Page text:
Garlic Insecticide Spray
Garlic can smell good for some yet repellent to others. This plays a big role when used as an insecticide. However, there are no actual studies that garlic works as an insecticide. It leans towards an insect repellant to some, but there’s no harm in trying. To make this, take 2 whole bulbs of garlic and puree them and add a little water. Leave the mixture to sit overnight, then strain it and place in a jar. Add ½ cup of vegetable oil, a teaspoon of mild liquid soap and water to fill the jar. Before using this, add 1 cup of this mixture to 1 quart of water and spray directly to your plants.
Diatomaceous Earth as Pesticide
This is a natural substance that is basically a sedimentary rock that’s formed by fossilized algae. It doesn’t work by poisoning the insects, but instead its abrasive qualities and its capabilities of absorbing lipids from the insects’ exoskeleton. Basically, this dehydrates them to death. This diatomaceous earth is highly available in garden stores. All you have to do is to dust the ground around your plants or even directly over the plant. This can immediately help control snails and slugs from destroying your plants. However, if it rains you have to reapply it.
Chili Pepper Insecticide Spray
Chili peppers work like the garlic spray. It’s considered as an insect repellant too. You have a choice of using either fresh hot peppers or a chili pepper powder. To make the mixture, simply blend ½ cup of peppers with 1 cup of water, then add 1 quart of water until it boils. Let it cool then strain the chili leftovers, then add a few drops of liquid soap. Spray it directly to the plant.
Tomato Leaf Insecticide
Tomatoes contain alkaloids or “tomatine” which can get rid of aphids and other insects. To make this, chop 2 cups of fresh tomato leaves and add 1 quart of water and leave overnight. Strain the tomato out and spray directly to the plant.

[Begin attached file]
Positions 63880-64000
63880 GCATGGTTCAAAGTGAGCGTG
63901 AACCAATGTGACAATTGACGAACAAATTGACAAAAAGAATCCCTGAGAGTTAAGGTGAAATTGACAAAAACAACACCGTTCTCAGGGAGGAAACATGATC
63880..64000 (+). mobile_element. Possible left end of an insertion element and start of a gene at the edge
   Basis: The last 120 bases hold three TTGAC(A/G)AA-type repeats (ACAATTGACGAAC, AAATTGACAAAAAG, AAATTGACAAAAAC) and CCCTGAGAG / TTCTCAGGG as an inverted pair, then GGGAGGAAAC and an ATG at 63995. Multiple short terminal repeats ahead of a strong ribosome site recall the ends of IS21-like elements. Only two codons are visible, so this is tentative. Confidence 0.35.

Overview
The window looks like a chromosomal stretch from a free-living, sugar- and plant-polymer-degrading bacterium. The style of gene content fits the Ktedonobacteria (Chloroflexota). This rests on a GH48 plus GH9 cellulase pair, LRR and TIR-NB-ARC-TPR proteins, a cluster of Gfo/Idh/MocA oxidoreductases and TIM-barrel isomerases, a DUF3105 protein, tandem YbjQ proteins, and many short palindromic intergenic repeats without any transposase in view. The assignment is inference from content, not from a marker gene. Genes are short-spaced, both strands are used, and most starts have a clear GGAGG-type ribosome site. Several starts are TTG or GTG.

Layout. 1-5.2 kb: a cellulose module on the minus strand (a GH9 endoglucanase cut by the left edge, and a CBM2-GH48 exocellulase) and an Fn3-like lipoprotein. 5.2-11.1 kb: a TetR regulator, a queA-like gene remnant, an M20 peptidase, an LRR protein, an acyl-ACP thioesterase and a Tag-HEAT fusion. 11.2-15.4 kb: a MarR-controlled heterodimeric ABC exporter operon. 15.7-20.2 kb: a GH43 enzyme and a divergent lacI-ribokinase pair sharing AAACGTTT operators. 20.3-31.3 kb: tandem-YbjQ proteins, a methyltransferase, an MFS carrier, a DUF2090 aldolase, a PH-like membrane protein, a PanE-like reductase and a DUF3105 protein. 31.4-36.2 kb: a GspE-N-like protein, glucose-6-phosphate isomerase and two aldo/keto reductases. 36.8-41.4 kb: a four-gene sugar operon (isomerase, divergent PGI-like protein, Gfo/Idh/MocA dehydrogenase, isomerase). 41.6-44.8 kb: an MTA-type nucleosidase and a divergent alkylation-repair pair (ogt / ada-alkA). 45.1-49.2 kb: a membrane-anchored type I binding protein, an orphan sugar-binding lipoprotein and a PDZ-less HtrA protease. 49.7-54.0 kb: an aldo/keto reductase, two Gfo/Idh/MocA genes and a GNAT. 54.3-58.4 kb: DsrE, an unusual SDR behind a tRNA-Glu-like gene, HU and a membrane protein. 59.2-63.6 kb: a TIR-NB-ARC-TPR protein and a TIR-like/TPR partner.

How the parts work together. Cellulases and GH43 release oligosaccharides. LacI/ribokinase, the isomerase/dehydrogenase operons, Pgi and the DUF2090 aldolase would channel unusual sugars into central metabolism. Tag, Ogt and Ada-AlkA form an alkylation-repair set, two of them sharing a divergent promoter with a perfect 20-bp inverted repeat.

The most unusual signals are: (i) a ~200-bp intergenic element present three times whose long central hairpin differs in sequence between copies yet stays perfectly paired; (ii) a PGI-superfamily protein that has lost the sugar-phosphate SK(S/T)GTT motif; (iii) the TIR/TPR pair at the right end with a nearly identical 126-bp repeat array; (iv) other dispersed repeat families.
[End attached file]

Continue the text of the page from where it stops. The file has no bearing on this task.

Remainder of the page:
All-in-one Insecticide Spray
The name says it all. It’s a combination of recipes that aim to repel or kill insects that pester your plants. To make this, all you have to do is puree 1 bulb of garlic and a small onion. Add 1 teaspoon of cayenne pepper powder and let it steep for 1 hour. Strain the mixture and add a tablespoon of liquid soap. Shake well. In order for this insecticide to be effective, you have to spray it directly to the upper and lower surface of the leaves.
Modify and experiment if needed
There are more varieties of natural pesticides available. One is Bt or soil microbe which is toxic to insects, milky spore, nicotine, pyrethrum which is derived from a variety of a daisy flower, and iron phosphate. You may mix and match these ingredients if you feel that it can give you a better outcome and help your garden to thrive more.
However, take note that the goal isn’t to kill all of the insects in your garden as some insects are not harmful and may even help in giving life to your garden. As any other ecosystems, it requires a healthy balance in order to be beneficial to insects, microbes, fungi, soil and the plants themselves.